Roes Welcome Sound
|Roes Welcome Sound|
|Max. length||290 km (180 mi)|
|Max. width||24 to 113 km (15 to 70 mi)|
Roes Welcome Sound is a long channel at the northwest end of Hudson Bay in Kivalliq Region, Nunavut, Canada between the mainland on the west and Southampton Island on the east. It opens south into Hudson Bay. Its north end joins Repulse Bay which is connected east through Frozen Strait to Foxe Basin, thereby making Southampton Island an island. Wager Bay is a western branch. It is situated 200 km (120 mi) north of Marble Island. Roes Welcome Sound measures 290 km (180 mi) long, and 24 to 113 km (15 to 70 mi) wide.
In 1613 it was reached by Thomas Button who called it 'Ne Ultra'. It is named after Sir Thomas Roe, friend and sponsor of explorer Luke Fox's 1631 Arctic voyage. Capt. Parry, trying to find the Northwest Passage during his 1821 voyage, wrote:
"On an inspection of the charts, I think it will also appear probable that a communication will one day be found to exist between this inlet (Prince Regent's) and Hudson's Bay, either through the broad and unexplored channel called Sir Thomas Roe's Welcome, or through Repulse Bay, which has not yet been satisfactorily examined."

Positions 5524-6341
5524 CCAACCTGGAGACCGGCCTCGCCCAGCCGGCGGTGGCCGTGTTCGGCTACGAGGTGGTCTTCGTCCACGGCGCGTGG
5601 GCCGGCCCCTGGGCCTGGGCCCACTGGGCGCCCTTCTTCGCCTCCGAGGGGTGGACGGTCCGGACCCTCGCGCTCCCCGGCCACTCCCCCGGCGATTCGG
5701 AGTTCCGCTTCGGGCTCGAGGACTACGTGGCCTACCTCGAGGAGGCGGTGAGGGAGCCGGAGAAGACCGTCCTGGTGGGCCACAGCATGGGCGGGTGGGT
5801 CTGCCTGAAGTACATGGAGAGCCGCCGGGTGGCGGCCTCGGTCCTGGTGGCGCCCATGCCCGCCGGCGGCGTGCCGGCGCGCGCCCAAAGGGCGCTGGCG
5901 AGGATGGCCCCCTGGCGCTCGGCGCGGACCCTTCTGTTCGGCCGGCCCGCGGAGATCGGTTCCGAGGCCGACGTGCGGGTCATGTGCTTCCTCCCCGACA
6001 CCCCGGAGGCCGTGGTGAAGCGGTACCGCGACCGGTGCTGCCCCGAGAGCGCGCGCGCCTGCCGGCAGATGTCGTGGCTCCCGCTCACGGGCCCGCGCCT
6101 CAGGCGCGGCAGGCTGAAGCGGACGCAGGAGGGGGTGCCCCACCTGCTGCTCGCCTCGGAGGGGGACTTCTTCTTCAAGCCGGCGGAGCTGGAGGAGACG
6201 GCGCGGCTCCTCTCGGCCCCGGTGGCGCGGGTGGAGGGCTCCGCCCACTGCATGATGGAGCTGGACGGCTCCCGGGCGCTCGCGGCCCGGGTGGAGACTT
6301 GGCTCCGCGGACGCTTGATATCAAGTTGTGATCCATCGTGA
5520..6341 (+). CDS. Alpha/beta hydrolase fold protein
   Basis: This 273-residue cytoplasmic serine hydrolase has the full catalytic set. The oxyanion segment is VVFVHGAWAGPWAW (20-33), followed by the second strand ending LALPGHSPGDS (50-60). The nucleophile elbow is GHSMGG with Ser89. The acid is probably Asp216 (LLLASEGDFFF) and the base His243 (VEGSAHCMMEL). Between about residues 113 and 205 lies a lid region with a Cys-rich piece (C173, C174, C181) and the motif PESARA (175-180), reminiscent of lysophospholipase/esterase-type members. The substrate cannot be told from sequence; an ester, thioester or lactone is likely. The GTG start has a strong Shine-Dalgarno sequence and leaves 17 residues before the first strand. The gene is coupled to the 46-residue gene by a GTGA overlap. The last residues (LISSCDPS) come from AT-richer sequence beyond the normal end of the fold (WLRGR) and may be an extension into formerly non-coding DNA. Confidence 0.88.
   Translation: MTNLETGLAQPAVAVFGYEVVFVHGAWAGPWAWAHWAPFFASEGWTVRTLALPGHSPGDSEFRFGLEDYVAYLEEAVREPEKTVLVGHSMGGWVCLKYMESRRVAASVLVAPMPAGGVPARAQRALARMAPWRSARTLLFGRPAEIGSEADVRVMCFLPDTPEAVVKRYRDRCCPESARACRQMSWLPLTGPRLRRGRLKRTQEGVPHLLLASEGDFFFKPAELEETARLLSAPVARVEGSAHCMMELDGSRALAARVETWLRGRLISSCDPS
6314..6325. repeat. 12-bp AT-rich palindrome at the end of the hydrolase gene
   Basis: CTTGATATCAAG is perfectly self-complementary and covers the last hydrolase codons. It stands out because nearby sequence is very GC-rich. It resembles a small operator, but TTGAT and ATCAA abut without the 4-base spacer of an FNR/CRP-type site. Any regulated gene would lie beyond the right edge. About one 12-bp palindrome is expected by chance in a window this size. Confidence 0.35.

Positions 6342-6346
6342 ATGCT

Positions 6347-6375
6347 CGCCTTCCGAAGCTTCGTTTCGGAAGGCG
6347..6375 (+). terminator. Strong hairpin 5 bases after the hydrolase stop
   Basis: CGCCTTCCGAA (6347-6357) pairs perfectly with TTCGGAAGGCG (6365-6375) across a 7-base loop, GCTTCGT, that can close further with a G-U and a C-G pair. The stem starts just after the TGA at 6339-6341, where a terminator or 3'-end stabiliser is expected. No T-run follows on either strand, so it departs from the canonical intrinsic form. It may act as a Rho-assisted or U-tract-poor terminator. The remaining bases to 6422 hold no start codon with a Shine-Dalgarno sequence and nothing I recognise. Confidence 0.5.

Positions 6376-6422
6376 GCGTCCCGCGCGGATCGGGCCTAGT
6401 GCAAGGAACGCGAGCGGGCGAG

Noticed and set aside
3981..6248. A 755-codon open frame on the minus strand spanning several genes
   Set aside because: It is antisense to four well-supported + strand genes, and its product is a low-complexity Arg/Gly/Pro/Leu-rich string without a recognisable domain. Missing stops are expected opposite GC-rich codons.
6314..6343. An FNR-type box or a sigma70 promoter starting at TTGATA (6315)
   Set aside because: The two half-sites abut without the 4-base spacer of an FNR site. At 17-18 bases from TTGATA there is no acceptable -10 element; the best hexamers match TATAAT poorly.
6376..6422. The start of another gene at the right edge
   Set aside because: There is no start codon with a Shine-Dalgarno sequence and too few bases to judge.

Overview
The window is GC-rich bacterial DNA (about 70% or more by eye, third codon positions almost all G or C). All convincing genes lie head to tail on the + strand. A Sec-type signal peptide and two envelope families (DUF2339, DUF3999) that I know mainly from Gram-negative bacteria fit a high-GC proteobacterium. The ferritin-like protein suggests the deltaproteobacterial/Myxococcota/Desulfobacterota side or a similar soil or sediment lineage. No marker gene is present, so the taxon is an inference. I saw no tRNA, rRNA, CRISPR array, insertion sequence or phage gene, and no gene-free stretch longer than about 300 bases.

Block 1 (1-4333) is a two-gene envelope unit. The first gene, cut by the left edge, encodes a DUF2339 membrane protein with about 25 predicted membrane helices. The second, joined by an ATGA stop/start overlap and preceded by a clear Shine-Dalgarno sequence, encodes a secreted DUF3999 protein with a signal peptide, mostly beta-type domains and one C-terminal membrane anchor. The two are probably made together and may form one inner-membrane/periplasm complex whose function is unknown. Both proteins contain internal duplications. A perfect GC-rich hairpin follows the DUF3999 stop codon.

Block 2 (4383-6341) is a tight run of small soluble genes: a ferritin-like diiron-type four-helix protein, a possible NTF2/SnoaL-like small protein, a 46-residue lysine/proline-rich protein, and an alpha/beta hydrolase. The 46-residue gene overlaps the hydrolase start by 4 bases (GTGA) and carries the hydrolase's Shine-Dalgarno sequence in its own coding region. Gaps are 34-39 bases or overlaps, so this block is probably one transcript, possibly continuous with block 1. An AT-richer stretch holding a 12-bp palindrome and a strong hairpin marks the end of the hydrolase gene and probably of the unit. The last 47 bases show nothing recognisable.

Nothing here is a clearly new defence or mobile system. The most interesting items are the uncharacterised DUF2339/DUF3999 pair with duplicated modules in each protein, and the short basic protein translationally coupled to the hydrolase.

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- "Roes Welcome Sound". The Columbia Gazetteer of North America. Archived from the original on 2005-05-10. Retrieved 2008-04-09.
- "Thomas James and Luke Foxe". princeton.edu. Retrieved 2008-04-09.
- "JSTOR: The History of American Ornithology before Audubon". Retrieved 2008-04-09.
- Smucker, Samuel Mosheim; Allison, W.L. (1886). Arctic explorations and discoveries during the nineteenth century. Being detailed accounts of the several expeditions to the north seas, both English and American, conducted by Ross, Parry, Back, Franklin, M'Clure, Dr. Kane, and others, including the long and fruitless efforts and failures in search of Sir John Franklin. Ed. and completed to 1855. New York: J.W. Lovell. OCLC 1580359.
- Ross, W.G. (1974). "Distribution, Migration, and Depletion of Bowhead Whales in Hudson Bay, 1860 to 1915". Arctic and Alpine Research. JSTOR. 6 (1): 85–98. doi:10.2307/1550373. JSTOR 1550373.
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